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The Five Senses
Touch: The physiological sense by which external objects or forces are perceived through
contact with the body (Www.Thefreedictionary.Com, p. touch). Touch is a perception resulting from activation of neural receptors, generally in the skin including hair follicles, but also in the tongue, throat, and mucosa (Http://en.Wikipedia.Org/Wiki/, p. Somatosensory_system). Our sense of touch is controlled by a huge network of nerve endings and touch receptors in the skin known as the somatosensory system. It is a diverse sensory system composed of the receptors and processing centers to produce the sensory modalities such as touch, temperature, proprioception (body position), and nociception (pain). The sensory receptors cover the skin and epithelia, skeletal muscles, bones and joints, internal organs, and the cardiovascular system. While touch is considered one of the five traditional senses, the impression of touch is formed from several modalities.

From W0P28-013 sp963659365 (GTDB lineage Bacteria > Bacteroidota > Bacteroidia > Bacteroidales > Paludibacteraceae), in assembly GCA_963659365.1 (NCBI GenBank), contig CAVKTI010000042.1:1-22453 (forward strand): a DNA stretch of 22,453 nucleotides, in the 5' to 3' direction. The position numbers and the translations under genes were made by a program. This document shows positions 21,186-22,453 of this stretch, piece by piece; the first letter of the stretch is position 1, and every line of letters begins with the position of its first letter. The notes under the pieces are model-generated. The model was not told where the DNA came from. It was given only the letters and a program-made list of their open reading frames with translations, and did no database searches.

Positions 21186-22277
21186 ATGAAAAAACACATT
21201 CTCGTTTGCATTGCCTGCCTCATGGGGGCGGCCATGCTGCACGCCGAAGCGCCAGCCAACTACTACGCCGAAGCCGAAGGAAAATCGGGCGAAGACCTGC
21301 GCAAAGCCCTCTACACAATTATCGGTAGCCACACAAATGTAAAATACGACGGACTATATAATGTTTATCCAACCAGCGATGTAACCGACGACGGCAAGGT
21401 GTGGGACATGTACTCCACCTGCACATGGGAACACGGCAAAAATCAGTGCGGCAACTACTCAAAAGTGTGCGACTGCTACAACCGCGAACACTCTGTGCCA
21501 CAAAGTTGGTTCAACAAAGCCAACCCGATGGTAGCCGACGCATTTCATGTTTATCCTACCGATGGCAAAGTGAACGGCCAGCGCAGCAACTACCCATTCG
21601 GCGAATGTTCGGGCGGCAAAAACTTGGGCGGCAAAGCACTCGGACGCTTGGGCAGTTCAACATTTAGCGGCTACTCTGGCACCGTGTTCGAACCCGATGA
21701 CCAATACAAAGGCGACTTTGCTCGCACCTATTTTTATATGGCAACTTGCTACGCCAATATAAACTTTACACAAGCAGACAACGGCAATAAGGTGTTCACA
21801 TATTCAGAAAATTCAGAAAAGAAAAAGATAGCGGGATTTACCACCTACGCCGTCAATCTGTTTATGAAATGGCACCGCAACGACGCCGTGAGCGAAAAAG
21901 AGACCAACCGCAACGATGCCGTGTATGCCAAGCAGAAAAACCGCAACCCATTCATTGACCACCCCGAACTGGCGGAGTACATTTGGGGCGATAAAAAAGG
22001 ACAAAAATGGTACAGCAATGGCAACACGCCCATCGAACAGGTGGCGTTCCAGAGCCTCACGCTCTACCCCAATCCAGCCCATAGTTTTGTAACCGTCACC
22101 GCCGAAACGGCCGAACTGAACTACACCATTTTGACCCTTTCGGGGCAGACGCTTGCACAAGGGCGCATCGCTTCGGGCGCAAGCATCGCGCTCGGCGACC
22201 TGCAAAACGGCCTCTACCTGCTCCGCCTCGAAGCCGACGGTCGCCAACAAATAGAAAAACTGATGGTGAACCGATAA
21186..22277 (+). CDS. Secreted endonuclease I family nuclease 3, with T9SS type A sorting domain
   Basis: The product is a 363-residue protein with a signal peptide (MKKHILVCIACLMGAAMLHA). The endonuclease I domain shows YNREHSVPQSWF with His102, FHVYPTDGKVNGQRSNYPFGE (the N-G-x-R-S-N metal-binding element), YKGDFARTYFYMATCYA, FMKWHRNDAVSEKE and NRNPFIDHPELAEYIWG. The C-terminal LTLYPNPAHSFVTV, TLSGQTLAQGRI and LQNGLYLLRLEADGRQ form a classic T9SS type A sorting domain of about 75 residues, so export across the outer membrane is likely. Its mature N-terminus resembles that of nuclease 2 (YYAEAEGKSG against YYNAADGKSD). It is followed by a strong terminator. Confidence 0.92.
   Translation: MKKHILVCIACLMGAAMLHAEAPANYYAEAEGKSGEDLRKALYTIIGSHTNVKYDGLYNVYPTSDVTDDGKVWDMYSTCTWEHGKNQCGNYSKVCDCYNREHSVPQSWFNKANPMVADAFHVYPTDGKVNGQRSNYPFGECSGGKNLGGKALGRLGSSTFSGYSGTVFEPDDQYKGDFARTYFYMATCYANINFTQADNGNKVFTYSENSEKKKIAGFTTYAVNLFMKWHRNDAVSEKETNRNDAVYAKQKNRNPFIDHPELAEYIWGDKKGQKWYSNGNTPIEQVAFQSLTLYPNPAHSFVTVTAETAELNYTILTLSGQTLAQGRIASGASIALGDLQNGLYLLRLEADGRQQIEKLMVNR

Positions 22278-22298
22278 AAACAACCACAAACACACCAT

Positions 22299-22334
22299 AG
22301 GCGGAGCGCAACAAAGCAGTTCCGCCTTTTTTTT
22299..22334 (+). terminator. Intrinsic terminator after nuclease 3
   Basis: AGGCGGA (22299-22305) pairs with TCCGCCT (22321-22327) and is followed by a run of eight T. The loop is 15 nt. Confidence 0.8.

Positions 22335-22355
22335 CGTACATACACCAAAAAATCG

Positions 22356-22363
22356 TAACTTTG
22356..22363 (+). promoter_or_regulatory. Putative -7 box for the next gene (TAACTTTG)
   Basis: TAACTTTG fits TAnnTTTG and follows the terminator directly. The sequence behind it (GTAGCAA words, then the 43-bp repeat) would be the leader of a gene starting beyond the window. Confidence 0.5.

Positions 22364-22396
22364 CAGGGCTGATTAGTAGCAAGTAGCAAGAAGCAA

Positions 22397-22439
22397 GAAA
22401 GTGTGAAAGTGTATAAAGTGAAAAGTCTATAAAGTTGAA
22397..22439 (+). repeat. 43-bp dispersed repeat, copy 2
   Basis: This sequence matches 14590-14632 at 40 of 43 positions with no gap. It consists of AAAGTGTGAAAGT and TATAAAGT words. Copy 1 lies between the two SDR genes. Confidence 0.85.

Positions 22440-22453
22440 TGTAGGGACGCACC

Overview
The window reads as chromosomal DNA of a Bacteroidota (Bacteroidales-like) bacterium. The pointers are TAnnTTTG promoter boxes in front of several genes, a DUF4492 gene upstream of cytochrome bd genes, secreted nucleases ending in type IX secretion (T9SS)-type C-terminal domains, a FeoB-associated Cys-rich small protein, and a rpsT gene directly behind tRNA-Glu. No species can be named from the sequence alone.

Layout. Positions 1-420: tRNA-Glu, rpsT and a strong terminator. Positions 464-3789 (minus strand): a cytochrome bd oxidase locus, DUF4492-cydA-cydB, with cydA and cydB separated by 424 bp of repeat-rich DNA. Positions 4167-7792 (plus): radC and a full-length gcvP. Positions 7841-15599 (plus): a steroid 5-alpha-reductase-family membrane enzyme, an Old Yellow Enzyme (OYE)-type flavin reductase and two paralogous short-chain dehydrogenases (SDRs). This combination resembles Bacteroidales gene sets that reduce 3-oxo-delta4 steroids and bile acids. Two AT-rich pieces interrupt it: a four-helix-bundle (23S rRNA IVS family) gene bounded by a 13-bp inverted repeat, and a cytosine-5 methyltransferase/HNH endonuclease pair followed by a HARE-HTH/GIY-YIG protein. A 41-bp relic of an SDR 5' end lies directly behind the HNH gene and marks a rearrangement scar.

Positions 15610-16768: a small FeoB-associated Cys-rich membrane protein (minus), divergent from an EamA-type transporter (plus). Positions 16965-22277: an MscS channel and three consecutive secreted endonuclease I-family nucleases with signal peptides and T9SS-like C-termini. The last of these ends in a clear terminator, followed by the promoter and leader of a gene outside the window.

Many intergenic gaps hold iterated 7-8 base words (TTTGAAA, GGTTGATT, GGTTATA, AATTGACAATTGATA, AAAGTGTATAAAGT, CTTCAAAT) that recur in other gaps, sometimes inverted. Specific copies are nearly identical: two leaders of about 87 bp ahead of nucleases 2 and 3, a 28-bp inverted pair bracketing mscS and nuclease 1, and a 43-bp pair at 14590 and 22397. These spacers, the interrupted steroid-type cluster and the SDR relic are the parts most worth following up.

Anatomy of Touch The somatosensory system is responsible for all the sensations we feel - cold, hot, smooth, rough, pressure, tickle, itch, pain, vibrations, and more. Within the somatosensory system, there are four main types of receptors: mechanoreceptors, thermoreceptors, pain receptors, and proprioceptors (Http://Www.Hometrainingtools.Com/Skin-Touch/a/1388/).
Sense of Touch - Page 1 of 6